How do Millennials describe group loyalty?

Brein Olmstead Haugen

Fellow since Oct 2016
Research in process

Group loyalty: The experiences of the millennial employee with a transformational leader


The specific topic to be studied is group loyalty, the concept of remaining in a group when members could potentially obtain better outcomes by leaving the group (Vugt & Hart, 2004). Specifically, this qualitative study will focus on understanding millennial group loyalty in the workplace through the personal descriptions by millennial participants. The millennial generation has been exposed to educational, economic, social, technological, and political contexts that are quite unique from previous generations. As a result, there are marked differences in attitudes, preferences, and expectations for this particular generation (Thompson & Gregory, 2012).

The proposed dissertation research topic is investing group loyalty of millennials who work for transformational leaders. Current literature has been reviewed. Based on this research gaps have been identified. There is a need for this study in order to gain better insight into millennial perspectives on group loyalty. Experiences of millennials as it pertains to group loyalty in the workplace is not specifically known. Millennials have had a different upbringing than past generations. Common perceptions are that they were raised by helicopter parents, received frequent positive feedback and reassurance, made significant leaps in technology, and witnessed political and economic turmoil. They differ in their expectations of themselves and others (Thompson & Gregory, 2012). Most research identified has been quantitative in nature in regards to millennial behavior. There seems to be a lack of qualitative research.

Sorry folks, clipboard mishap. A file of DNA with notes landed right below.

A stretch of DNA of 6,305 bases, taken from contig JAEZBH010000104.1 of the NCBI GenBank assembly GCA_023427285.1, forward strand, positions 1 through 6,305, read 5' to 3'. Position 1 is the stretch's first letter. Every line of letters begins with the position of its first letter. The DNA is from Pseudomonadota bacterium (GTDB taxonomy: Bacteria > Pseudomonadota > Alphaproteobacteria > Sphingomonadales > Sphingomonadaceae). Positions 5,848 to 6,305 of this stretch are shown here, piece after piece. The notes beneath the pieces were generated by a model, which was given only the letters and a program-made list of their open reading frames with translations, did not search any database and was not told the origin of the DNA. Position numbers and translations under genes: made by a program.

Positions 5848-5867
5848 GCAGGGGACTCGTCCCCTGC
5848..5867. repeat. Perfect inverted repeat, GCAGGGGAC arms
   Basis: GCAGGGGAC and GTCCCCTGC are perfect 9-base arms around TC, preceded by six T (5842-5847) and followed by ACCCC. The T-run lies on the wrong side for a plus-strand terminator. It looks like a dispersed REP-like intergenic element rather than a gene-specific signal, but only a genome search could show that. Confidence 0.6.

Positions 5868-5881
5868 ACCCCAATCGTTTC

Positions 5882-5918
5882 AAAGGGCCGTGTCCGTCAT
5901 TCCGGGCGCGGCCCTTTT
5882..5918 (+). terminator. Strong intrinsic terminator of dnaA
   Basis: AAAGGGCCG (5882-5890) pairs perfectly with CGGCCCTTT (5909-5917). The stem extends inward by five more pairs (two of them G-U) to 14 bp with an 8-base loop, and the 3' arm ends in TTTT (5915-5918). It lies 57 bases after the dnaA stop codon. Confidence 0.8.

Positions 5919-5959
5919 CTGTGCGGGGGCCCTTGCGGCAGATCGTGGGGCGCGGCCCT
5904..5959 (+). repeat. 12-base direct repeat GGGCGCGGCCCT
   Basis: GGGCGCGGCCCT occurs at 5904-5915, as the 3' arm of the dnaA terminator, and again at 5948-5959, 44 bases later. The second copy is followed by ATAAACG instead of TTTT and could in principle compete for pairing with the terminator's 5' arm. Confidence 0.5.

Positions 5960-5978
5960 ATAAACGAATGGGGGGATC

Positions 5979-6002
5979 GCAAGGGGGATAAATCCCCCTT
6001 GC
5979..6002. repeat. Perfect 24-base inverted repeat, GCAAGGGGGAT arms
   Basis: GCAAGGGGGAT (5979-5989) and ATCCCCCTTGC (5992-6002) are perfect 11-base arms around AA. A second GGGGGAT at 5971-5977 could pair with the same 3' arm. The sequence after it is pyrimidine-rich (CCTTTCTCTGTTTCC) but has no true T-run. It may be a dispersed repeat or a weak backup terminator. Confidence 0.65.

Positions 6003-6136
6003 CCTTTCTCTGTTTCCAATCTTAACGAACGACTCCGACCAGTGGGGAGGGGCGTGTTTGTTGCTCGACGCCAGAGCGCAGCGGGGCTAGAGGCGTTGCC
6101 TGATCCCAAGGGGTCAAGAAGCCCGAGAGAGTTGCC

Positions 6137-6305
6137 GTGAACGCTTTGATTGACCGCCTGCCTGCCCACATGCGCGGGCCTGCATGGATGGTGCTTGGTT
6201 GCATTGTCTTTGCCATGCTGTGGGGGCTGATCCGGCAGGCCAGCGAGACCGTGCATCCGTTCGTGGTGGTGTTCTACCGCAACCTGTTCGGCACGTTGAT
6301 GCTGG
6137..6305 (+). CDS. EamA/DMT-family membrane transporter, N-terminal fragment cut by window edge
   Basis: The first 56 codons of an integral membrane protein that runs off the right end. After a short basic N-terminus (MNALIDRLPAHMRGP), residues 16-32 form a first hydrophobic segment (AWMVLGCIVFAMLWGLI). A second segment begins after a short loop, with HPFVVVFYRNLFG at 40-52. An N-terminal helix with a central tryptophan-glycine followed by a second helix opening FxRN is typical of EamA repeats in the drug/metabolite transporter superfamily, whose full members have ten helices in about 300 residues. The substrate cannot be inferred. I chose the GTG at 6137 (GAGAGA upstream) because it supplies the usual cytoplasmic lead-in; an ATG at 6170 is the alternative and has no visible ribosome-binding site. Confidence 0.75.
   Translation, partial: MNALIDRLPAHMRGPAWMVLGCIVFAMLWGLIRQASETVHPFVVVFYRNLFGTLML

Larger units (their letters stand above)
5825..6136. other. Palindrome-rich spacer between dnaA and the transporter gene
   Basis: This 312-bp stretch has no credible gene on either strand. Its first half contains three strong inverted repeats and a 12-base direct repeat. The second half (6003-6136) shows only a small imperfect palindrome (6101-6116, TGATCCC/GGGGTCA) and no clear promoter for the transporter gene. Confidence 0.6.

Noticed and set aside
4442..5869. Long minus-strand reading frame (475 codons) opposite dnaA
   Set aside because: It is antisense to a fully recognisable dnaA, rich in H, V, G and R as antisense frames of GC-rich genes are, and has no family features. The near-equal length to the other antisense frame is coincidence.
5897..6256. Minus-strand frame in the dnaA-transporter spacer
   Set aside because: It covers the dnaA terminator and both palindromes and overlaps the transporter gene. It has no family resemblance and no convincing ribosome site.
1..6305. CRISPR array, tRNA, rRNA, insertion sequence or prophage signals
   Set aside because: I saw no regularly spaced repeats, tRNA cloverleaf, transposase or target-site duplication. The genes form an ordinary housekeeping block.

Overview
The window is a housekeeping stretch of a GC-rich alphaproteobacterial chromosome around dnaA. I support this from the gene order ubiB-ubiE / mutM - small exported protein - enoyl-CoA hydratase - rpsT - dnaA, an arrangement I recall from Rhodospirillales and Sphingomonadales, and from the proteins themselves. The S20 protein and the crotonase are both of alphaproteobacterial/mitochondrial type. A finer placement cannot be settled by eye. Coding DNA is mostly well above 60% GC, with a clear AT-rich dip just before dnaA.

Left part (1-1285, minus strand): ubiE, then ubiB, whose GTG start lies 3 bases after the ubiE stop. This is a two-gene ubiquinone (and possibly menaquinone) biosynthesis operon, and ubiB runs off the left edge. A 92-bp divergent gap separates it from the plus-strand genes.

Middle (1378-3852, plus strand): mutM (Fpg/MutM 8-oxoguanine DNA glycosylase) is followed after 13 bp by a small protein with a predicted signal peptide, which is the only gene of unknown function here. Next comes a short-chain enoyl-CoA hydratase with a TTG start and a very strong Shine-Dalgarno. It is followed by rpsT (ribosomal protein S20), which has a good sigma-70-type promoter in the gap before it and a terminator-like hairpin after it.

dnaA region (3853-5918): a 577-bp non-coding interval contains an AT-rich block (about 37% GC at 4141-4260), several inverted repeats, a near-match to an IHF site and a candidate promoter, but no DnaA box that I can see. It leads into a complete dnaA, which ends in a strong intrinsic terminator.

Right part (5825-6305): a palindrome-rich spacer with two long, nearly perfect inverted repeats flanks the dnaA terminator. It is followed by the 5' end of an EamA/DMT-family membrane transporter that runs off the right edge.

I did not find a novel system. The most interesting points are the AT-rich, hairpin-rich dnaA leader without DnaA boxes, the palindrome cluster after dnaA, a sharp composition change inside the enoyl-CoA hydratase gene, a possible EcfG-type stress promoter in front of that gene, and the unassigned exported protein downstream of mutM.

The study will advance the knowledge of the millennial group loyalty for the field of psychology and psychological theories. Although research exists possibly linking Transformational Leadership with millennial follower and potential outcomes, such as group loyalty, there is a need for further research (Thompson & Gregory, 2012; Holt, Marques, & Way, 2012). Also due to the qualitative nature of the study, it will provide personal descriptions of group loyalty from the millennial participants’ viewpoints. Due to the proposed sample, millennials in the workplace, research could also aid in further knowledge of employee loyalty within an organization.